Bill Carter, Washington

Help becoming a successful Breeder

February 3, 2011
By

Categories: Growing Daffodils, Hybridizing, Planting, Pots, Seeds

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I live if Ferndale WA which should be an ideal location to grow and breed daffodils.  Winter gets rain and down to maybe 15 °F.  Summer up to 85 °F.

 

I’ve been going about this for about 4 years.

 

I’ve been successful making seeds.

I’ve been successful in making 1 year starts in 4” pots left outside.

Past that I’ve been a failure. 

 

The 1 year bulblets just disappear. 

 

My assessment is:

 

Winter freezing them out.  It got down to 17 Deg last winter.  The pots were outside. or,

Moss chocking them out.  I’m not sure this is really a problem but the moss got pretty thick ¼”.

Insects or some other animal eating them.  Does this happen?

 

This year my 2010 seeds are in 4” pots in my unheated greenhouse and coming up like gangbusters.

Some of my 2009 seeds that did not come up last year are also coming up.

 

My plan is to let them grow this spring and then bury the pots in my garden outside or maybe bury them in my green house.

 

What would all you experts recommend so I can improve my odds of actually getting flowers. 

 

 

 

Bill Carter

Future Daffodil Breeder. 

 

2 responses to “Help becoming a successful Breeder”

  1. Mary Lou Gripshover, Ohio Mary Lou Gripshover says:
    Hi Bill,
    I have those same problems myself here outside Cincinnati, Ohio. (It can go below 0 in winter, and get into the mid- to high-90s in summer.)  I find I’m doing better now that I keep the pots in the cold garage over the winter, putting them outdoors whenever it’s above freezing.  Then after the foliage dies down, I bring the pots back into the garage, keeping them dry over the summer.  I put them back outside in early September and begin watering then.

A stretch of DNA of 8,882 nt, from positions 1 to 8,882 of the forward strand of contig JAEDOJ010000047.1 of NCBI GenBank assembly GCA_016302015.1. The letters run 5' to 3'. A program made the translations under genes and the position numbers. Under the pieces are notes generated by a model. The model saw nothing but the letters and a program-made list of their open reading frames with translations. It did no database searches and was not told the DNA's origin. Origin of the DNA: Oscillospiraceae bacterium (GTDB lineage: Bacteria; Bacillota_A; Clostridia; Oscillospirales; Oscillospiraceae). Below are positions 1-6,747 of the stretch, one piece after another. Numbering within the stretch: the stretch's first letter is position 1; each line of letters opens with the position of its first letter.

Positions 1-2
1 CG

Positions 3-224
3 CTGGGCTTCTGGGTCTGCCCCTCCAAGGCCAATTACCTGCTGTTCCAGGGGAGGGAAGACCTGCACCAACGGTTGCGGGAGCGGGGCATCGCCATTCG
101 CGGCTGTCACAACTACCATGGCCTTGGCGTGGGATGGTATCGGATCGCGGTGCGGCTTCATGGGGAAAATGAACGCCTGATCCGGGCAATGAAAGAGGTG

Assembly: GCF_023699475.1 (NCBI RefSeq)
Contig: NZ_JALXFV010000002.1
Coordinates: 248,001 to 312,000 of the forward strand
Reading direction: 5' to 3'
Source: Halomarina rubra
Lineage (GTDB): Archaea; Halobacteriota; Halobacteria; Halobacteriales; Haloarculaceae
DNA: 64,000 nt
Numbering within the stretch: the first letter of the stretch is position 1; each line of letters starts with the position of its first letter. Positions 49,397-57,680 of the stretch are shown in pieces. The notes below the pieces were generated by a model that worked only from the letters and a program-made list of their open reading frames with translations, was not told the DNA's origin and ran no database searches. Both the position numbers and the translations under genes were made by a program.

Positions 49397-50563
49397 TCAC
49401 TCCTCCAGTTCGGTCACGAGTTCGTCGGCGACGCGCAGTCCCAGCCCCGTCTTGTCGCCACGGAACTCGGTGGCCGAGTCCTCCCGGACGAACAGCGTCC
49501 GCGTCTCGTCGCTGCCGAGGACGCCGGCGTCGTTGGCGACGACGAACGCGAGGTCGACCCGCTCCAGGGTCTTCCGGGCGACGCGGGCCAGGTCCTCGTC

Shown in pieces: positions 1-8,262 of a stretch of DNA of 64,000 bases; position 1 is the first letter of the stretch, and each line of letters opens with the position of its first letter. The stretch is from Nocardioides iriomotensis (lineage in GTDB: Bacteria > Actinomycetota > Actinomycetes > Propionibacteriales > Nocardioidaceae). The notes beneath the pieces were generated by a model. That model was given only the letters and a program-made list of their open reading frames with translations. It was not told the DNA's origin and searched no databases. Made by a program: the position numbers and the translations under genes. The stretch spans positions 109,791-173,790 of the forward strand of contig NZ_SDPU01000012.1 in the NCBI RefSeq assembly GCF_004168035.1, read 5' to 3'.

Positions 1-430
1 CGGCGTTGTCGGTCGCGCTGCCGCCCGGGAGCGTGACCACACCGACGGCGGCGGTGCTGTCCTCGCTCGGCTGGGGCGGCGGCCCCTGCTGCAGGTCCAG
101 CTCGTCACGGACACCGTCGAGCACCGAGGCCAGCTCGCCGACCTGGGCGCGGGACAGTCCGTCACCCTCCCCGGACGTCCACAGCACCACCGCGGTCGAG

What do you use for a potting mix?  I use ProMix Professional, which is a soil-less mix, and I add some granite grit to aid in drainage.  I top the pot with the same granite grit.  I water with a fertilizer solution at least once a month during growing season.  I’m using Miracle-Gro Quick Start, a liquid that’s not too high in nitrogen.  I’m finding that this helps get the bulblets to blooming size quicker.  I usually plant the 3-year olds out in the open ground, unless the cross was for miniatures.  I keep them in the pots ’til they bloom, unless there are too many bulblets for the pot.
    Maybe someone closer to you can give better suggestions for your climate.
    Hope this helps.
    Mary Lou
  2. John Beck says:

    Hi Bill,
    I have those same problems myself here outside Cincinnati, Ohio. (It can go below 0 in winter, and get into the mid- to high-90s in summer.)  I find I’m doing better now that I keep the pots in the cold garage over the winter, putting them outdoors whenever it’s above freezing.  Then after the foliage dies down, I bring the pots back into the garage, keeping them dry over the summer.  I put them back outside in early September and begin watering then.
    What do you use for a potting mix?  I use ProMix Professional, which is a soil-less mix, and I add some granite grit to aid in drainage.  I top the pot with the same granite grit.  I water with a fertilizer solution at least once a month during growing season.  I’m using Miracle-Gro Quick Start, a liquid that’s not too high in nitrogen.  I’m finding that this helps get the bulblets to blooming size quicker.  I usually plant the 3-year olds out in the open ground, unless the cross was for miniatures.  I keep them in the pots ’til they bloom, unless there are too many bulblets for the pot.
    Maybe someone closer to you can give better suggestions for your climate.
    Hope this helps.
    Mary Lou